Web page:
And yes, I’ve come to realize there’s nothing wrong with being uncertain. It’s natural. In my opinion, it’s what keeps us humble, though I’m not sure it keeps us from being boastful. There are many times I’ve assumed a bravado to ward off suspicion of my true sniveling, insecure self. It’s astounding how I’m constantly reminded about the difficulty of being open and honest about your struggle. Not only the fear of others exploiting your openness but critics questioning your intent, questioning if you’re putting a show or playing the victim just to be coddled. That said, I suppose that’s the true thematic meat to this recent novel: the uselessness of facades, the struggle of maintaining relationships (both romantic and platonic), the failure to be emotionally genuine with your loved ones, the fear of alienation, inadequacy, and the fact that people are inherently self-absorbed, perhaps to the point of overlooking the pain and misery of others. The human condition has always fascinated me because talking about it, ruminating about it with others or by myself, is a reminder that I’m a part of it. That’s not to say my novel’s protagonists are autobiographical. There are certainly bits and pieces of my personality in them, sure, but I aligned more with the themes than the characters. The roller-coaster of emotions they experience still feel real to me, and frankly, it’s a feeling ingrained in my mind that I can’t forget no matter how hard I try.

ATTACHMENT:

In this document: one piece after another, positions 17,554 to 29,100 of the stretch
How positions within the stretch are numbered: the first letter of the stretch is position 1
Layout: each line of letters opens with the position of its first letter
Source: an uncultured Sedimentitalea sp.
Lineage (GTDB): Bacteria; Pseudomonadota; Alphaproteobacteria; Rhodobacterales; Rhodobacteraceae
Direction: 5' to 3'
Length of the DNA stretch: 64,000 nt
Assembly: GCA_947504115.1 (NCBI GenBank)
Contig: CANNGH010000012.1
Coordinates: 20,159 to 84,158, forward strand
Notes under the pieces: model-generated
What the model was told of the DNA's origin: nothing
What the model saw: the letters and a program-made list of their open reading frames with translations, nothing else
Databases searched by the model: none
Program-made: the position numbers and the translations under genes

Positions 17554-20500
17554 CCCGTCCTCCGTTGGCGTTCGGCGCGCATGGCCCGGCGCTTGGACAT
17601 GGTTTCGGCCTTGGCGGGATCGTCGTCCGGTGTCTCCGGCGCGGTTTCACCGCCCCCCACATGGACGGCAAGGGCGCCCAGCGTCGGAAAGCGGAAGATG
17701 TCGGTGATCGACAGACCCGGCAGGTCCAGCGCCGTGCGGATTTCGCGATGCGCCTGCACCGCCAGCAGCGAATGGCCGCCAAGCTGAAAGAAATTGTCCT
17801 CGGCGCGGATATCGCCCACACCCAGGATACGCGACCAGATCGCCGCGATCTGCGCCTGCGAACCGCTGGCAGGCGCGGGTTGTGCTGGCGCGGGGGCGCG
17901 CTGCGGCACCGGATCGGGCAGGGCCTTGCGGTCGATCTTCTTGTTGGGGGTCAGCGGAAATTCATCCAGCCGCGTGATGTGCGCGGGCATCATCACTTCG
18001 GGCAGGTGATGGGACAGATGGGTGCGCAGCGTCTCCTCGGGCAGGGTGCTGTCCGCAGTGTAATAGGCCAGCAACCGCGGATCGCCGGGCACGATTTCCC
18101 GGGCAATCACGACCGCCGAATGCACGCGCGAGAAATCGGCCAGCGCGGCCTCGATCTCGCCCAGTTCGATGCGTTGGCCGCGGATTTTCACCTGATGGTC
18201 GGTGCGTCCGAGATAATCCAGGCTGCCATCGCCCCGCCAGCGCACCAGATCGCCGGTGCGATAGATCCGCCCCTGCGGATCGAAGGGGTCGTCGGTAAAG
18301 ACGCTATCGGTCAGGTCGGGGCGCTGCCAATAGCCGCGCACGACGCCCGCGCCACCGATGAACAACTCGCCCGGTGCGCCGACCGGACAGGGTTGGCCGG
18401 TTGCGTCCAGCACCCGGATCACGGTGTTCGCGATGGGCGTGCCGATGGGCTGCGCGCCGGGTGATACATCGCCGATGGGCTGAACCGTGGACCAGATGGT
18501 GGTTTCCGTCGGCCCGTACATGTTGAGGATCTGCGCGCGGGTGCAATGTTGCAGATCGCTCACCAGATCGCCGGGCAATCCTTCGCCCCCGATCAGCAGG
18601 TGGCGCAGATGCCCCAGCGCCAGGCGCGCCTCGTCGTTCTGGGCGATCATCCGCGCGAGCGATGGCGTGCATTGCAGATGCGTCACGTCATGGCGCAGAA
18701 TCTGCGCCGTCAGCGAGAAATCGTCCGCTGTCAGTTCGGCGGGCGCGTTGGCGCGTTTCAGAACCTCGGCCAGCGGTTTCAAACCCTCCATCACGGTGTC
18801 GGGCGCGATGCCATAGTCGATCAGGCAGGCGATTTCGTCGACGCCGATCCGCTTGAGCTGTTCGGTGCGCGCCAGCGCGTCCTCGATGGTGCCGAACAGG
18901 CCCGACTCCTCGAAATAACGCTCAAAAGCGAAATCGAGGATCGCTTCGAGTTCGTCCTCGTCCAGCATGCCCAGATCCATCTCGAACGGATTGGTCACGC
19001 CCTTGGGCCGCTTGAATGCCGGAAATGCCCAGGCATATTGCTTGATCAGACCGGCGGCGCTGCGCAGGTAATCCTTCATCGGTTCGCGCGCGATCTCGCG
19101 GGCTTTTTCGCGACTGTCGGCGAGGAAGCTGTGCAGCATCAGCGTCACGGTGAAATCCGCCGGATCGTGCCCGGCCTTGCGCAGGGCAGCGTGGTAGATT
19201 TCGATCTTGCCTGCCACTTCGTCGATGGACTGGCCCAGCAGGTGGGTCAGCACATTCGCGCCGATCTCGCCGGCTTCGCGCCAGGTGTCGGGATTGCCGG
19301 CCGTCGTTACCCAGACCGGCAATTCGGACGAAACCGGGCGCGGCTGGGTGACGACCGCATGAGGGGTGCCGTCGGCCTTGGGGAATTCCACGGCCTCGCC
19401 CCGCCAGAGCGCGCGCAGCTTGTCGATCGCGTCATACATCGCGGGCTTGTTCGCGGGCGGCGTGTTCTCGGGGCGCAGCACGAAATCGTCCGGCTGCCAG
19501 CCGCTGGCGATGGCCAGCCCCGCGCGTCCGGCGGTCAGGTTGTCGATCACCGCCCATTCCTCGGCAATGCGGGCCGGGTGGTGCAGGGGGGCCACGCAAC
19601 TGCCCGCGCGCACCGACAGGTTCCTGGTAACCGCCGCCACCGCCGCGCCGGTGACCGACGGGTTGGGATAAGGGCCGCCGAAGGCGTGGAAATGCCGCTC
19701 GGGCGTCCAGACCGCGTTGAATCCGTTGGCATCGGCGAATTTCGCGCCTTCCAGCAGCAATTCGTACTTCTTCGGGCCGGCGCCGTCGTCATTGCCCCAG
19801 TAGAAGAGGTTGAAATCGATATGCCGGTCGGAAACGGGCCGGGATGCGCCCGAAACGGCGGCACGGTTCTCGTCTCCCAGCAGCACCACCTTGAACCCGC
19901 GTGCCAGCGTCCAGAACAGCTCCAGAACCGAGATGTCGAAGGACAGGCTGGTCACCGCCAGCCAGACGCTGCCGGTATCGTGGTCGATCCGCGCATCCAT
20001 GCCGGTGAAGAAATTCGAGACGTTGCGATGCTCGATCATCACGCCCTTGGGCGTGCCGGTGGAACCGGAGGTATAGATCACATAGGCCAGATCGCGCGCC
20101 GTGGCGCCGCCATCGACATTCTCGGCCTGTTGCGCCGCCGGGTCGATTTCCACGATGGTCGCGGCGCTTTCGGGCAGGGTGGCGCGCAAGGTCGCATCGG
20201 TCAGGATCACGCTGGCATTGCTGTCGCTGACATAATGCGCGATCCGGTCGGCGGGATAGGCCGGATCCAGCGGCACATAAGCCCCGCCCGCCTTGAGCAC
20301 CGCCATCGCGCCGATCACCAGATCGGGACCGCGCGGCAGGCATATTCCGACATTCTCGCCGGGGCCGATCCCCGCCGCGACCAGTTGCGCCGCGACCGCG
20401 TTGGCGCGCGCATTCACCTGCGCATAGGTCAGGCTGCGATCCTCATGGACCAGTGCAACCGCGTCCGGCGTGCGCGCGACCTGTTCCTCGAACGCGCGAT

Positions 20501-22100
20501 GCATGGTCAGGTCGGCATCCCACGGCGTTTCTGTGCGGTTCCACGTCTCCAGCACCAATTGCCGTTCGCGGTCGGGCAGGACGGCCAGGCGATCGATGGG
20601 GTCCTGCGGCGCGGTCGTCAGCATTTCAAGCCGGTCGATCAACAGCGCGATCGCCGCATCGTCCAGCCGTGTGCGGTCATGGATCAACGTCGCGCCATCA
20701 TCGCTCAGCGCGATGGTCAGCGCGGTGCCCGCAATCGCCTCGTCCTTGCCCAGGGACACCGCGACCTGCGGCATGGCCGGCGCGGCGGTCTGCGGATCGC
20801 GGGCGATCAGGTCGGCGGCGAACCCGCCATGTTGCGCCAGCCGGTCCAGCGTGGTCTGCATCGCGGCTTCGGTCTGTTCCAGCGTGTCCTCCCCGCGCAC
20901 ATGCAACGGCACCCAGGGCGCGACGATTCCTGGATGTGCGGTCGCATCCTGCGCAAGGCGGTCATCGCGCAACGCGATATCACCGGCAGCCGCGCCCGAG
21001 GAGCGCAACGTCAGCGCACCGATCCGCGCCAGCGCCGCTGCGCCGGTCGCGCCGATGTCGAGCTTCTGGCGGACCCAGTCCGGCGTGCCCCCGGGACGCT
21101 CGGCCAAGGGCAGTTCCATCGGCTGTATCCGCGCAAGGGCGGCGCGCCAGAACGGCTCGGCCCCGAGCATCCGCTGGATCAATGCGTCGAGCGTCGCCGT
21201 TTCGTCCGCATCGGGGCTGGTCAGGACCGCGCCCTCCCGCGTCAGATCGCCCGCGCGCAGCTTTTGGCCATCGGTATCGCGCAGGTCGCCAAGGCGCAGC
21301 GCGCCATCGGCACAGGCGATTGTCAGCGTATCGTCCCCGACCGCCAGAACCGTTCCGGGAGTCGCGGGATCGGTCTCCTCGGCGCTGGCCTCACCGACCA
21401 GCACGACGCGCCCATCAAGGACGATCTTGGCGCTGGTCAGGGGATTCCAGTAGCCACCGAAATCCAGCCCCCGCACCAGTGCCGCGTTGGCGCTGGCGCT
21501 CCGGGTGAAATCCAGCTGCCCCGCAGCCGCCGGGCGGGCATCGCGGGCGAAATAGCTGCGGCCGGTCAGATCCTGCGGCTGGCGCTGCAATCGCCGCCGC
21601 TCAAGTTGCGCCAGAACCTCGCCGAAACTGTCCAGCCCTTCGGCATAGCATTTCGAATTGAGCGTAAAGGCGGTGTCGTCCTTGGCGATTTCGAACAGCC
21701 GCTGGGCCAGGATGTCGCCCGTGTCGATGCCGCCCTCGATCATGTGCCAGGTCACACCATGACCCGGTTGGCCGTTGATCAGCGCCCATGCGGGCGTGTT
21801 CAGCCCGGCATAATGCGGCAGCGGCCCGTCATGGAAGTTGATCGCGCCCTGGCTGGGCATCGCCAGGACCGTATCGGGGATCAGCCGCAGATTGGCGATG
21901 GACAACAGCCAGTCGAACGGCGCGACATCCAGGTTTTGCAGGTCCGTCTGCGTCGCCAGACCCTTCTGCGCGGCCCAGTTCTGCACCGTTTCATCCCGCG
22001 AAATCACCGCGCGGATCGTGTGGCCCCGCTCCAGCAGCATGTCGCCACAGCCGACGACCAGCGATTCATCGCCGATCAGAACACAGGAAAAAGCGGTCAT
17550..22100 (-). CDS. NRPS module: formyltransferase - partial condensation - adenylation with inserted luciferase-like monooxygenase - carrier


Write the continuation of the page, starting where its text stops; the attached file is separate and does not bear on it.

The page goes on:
It can be assumed this novel is a therapeutic outlet of my frustration, and that’s correct. Honestly, it is. At the beginning of the writing process, I was compelled to siphon my angst and sense of paranoia into something potentially meaningful. I wanted to tell a story that embodied my aimless wandering, the fears that keep me awake at night, the thoughts that removed me from my surroundings, even my friends. That’s where I find my convalescence as a writer and an individual struggling in the art of living. Through harnessing this persistent nagging feeling of inadequacy, failure, uncertainty, and dissatisfaction, I created something to personally connect with, something that satisfies me by its mere accomplishment, while processing my mental turbulence. Although I find comfort in the thought of readers relating to my writing, it’s also a means of self-sustenance. At the risk of sounding dramatic, I don’t think I can survive this existence without writing. It’s perhaps one of the few things that keeps me from falling numb in a world of senseless violence and mainstream apathy. Again, I feel I’m merely expressing my perspective, and perhaps that’s the main objective of a writer. A perspective. A voice. Something that invites, but doesn’t deserve, reflection and discussion, and if you know me or have worked with me, you’ll know I love reflecting and discussing. Especially if I’m tipsy.